That’s why I’m especially grateful to be with you as we commemorate the 100th anniversary of the admission of women to William & Mary. It is powerful and fitting that President Katherine Rowe is presiding over tonight’s Convocation.
And so I stand here, the first Vietnamese-American woman elected to Congress, sharing a stage with the first woman chosen to lead this great university. I look out at all of you, a sea of faces composed of young men and women of every race and creed. I feel motivated by our past, inspired by our progress, and hopeful for our future. Above all, I feel pride and joy.
As William & Mary’s newest students, you are about to embark on your next journey, and it is a privilege for me to offer you a few words of advice as you set off.
But before I do that, like any self-respecting politician, I want to talk about myself first. Unlike the typical politician, however, I promise to keep it brief—disciplined by the fact that I cannot recall the name of my own convocation speaker. I just remember the heat and the hard chairs.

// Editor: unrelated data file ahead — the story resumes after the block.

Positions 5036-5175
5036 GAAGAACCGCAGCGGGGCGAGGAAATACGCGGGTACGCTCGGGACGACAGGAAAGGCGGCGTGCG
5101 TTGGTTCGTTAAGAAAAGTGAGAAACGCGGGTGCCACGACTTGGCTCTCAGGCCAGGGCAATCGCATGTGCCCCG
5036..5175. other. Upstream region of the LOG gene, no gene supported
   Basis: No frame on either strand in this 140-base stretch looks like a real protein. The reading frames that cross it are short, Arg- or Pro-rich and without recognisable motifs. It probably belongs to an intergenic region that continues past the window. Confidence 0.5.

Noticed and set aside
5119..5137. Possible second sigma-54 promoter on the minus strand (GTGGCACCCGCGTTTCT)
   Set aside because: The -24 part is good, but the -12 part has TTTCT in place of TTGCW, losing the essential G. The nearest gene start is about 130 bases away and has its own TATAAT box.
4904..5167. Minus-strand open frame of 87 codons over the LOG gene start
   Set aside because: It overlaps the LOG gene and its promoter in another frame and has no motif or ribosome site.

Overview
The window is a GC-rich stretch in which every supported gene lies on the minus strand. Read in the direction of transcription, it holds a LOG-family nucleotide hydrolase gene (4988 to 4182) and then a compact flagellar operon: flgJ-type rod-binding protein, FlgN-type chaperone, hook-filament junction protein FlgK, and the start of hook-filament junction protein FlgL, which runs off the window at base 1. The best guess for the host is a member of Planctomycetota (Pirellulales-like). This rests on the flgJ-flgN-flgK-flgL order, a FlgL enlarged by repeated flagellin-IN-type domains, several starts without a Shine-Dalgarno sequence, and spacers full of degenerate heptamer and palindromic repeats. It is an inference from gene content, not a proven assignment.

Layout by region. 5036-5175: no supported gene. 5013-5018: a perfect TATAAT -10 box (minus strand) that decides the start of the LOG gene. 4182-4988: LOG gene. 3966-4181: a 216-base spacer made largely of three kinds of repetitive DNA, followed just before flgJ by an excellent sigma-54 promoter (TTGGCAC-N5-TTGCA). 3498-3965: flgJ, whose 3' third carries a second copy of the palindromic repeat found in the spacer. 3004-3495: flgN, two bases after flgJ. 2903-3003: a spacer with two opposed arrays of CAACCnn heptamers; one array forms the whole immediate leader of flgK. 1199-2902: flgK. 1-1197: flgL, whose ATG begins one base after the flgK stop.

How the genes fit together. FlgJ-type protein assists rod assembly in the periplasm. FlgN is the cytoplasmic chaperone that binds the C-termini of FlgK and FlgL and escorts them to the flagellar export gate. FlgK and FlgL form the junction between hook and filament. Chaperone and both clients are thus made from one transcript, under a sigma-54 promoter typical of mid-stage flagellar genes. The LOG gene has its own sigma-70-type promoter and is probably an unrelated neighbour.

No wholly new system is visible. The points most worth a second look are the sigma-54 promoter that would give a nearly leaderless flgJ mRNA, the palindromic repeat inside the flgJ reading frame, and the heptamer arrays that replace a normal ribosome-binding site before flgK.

I refuse to believe it’s been this long, but—sadly—22 years ago, in the summer of 1996, I sat right where you are sitting now. I was a 17-year-old freshman. I was doing my best to appear calm and composed. But inside, I was freaking out.
The story of how I arrived in Williamsburg is worth sharing, because—although the stories of William & Mary alumni like Washington, Jefferson, Monroe and Marshall are more iconic—my story is also a very American story.
I was born in Vietnam in 1978. The Vietnam War had ended several years earlier. A communist government had taken power, and it was determined to punish those who had worked alongside American or South Vietnamese forces during the war. Both of my parents fell into that category.
When I was a baby, and my brother was eight, my dad and mom concluded that a difficult situation had become intolerable. They wanted us to live in a place where we would be safe, where we would have freedom and dignity, and where we would have the opportunity for a better life—and they didn’t think any of that was possible in Vietnam.
So we fled Vietnam in a small boat in the dead of night. By attempting to escape, my parents took the risk that we might not survive the passage. But they had decided that it was better for our family to die together in search of light than to live in darkness.
Several days into our journey, our boat ran out of fuel in the middle of the South China Sea. We sent out an emergency call and began to drift. I imagine the adults on the boat must have thought the end was near.
Fate, however, had a different plan for us. Thanks to grace or good fortune, a U.S. Navy ship patrolling in the area received our distress signal and located our boat. The sailors onboard, all of them trained for combat, showed compassion for desperate strangers. They gave us the fuel and supplies we needed to reach a Malaysian refugee camp.